After a cancer diagnosis the possible outcomes are often coupled with the devastating effect of the hidden cost of cancer.
Originally published on 30th July 2018
Written by Alison Dunn
On the face of it receiving a diagnosis that your partner or one of your children has cancer puts everything in perspective. It blurs pretty much anything else that was once ranking as important. In our experience, though, when the initial chaos and shock of the diagnosis calms, the deeper worry about managing the disease the ‘what-ifs’ of possible outcomes are often coupled with the devastating effect of the hidden cost of cancer.
The cost of cancer
Even people who, prior to diagnosis of themselves or a family member, had relative economic stability can find themselves in a new world of financial hardship. Charity CLIC Sargent estimates the weekly cost to a family when a child is diagnosed with cancer to be as much as £600 a month, not taking into account a drop in earnings which, in many cases, is inevitable. Just imagine …
Dropping from two full-time wages to one for a family that, prior to diagnosis, was ‘living within their means’ can have a devastating effect – the mortgage or rent still needs to be paid despite a reduction in income;
Families with a child experiencing cancer rarely have just the one child to care for, ensuring siblings are not overlooked during a period of extreme stress and disruption can be difficult to achieve. Extending childcare provision for the sibling is often too expensive and inflexible, the sibling can get pulled in to their brother or sisters illness, being that close to it can be very frightening for them.
Employers asserting contractual terms related to a reduction in salary to compensate for time off also have a significant impact – this can be understandable from the employer’s perspective, but for the family it’s yet another blow and when they are in the eye of the storm it feels harsh, lonely and unkind. It puts their homes at risk, it brings pressure to their relationship with one another, it destabilises everything.
Families entering the benefits system for the first time with no clue about who to talk to about what, and trying to fit this in alongside the obvious pressure of coping with treatment, can lead to under-claiming or, in some cases, not feeling able to claim benefits at all;
Attempting to adjust working terms and conditions to provide for caring for a close family member to find that the employer takes a different view of legal protection and alteration of terms and conditions, leading to disputes or a reluctant acceptance on the part of the employee despite their legal entitlement;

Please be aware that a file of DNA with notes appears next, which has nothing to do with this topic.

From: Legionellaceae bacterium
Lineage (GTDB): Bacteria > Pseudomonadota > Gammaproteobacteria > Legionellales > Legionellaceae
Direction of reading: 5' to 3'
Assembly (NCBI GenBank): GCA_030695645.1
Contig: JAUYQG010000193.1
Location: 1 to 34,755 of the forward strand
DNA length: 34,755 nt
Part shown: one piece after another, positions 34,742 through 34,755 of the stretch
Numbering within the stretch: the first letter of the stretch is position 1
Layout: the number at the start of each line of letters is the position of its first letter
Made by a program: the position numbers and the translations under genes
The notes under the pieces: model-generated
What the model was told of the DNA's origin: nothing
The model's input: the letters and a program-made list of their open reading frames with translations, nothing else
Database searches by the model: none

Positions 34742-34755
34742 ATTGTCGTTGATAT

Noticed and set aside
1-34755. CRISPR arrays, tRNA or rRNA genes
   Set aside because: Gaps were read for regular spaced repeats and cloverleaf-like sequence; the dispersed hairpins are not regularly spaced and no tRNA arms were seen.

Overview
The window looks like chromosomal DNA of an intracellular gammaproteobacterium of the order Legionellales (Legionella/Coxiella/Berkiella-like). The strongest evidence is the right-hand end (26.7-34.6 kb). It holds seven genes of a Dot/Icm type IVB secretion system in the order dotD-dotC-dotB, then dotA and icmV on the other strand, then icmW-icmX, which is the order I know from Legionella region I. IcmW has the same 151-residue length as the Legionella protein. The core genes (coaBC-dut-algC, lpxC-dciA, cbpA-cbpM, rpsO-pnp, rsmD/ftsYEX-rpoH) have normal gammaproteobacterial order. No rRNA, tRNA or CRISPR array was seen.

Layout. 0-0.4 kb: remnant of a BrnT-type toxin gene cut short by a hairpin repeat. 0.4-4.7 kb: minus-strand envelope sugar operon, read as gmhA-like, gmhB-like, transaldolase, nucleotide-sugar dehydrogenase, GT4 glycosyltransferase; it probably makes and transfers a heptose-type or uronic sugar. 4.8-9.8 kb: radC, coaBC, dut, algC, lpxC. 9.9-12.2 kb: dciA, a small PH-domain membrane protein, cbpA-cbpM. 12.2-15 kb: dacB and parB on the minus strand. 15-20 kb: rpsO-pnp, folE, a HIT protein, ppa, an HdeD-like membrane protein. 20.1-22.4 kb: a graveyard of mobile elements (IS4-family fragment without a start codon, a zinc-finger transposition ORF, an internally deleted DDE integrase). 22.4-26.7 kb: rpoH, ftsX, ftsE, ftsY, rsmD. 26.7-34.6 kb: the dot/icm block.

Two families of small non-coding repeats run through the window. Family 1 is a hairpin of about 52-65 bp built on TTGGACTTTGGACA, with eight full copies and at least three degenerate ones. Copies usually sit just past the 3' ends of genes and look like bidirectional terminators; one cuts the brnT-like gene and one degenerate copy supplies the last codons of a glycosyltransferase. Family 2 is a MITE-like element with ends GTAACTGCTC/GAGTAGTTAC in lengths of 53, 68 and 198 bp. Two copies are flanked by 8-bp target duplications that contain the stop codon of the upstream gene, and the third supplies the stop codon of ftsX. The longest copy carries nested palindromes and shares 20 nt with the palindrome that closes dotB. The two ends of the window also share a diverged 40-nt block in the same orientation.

Not being able to attend scheduled Welfare Benefits appointments for claimants attending hospital and out-patient clinics, leading to penalties and delays;
Costs associated with hospital stays and illness – Coffee shops aren’t a treat when it’s the venue for your everyday mealtimes; extra fuel bills to maintain body temperature for recuperating patients; endless bus fares, car parking fees and travel time to attend hospital visits and outpatients appointments.
The list goes on …
4 things employers can do to help
Although the cost of cancer is often hidden, the impact is most definitely real. We’re supporting clients to avoid, and unfortunately in some cases, reverse the tragic implications of the hidden cost of cancer, but what can employers do to help?
Understand your obligations to your employees under current legislation so you don’t knowingly add to the financial burden by making errors in judgement;
Encourage staff to get advice as early as possible to manage creditors and maximise income so they can balance their income and expenditure – Citizens Advice offers free advice as a starting point, and some locations (including Citizens Advice Gateshead) offer specialist money advice support to enable people to navigate the complexities of the benefits system;
Be as flexible as the organisation can allow – if it was your family member ….;
Offer referrals to support that can alleviate at least some of the stress on your staff member, and reduce the likelihood of further implications on their health and wellbeing down the line.
Above all, when dealing with a staff member who is experiencing cancer in their family remember they are feeling overwhelmed, their usual productivity, quality of work and attitude may not be present. If you can show them patience and kindness when they are at their lowest it will rarely be forgotten.
For practical problem solving like money advice, help with benefits, housing or employment issues Citizens Advice is a good place for your employees to start, call our national Adviceline on 0300 3309 035 or visit www.citizensadvice.org.uk
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